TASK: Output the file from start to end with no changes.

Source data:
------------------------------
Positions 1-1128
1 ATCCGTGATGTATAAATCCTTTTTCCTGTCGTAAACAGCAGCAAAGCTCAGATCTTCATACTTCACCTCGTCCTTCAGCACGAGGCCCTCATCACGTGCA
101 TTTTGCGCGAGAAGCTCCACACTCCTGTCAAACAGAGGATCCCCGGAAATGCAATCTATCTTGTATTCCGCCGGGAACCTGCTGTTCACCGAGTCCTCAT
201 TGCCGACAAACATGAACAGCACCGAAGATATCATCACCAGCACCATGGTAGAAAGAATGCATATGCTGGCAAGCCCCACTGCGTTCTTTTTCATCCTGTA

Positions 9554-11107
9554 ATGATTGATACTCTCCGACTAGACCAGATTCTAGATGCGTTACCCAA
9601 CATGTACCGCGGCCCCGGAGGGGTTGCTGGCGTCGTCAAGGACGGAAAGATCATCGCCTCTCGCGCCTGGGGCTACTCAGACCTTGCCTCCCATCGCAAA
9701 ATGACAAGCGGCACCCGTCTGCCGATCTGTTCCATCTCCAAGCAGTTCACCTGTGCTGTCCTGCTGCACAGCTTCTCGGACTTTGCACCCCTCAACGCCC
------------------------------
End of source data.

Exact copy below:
Positions 1-1128
1 ATCCGTGATGTATAAATCCTTTTTCCTGTCGTAAACAGCAGCAAAGCTCAGATCTTCATACTTCACCTCGTCCTTCAGCACGAGGCCCTCATCACGTGCA
101 TTTTGCGCGAGAAGCTCCACACTCCTGTCAAACAGAGGATCCCCGGAAATGCAATCTATCTTGTATTCCGCCGGGAACCTGCTGTTCACCGAGTCCTCAT
201 TGCCGACAAACATGAACAGCACCGAAGATATCATCACCAGCACCATGGTAGAAAGAATGCATATGCTGGCAAGCCCCACTGCGTTCTTTTTCATCCTGTA

Positions 9554-11107
9554 ATGATTGATACTCTCCGACTAGACCAGATTCTAGATGCGTTACCCAA
9601 CATGTACCGCGGCCCCGGAGGGGTTGCTGGCGTCGTCAAGGACGGAAAGATCATCGCCTCTCGCGCCTGGGGCTACTCAGACCTTGCCTCCCATCGCAAA
9701 ATGACAAGCGGCACCCGTCTGCCGATCTGTTCCATCTCCAAGCAGTTCACCTGTGCTGTCCTGCTGCACAGCTTCTCGGACTTTGCACCCCTCAACGCCC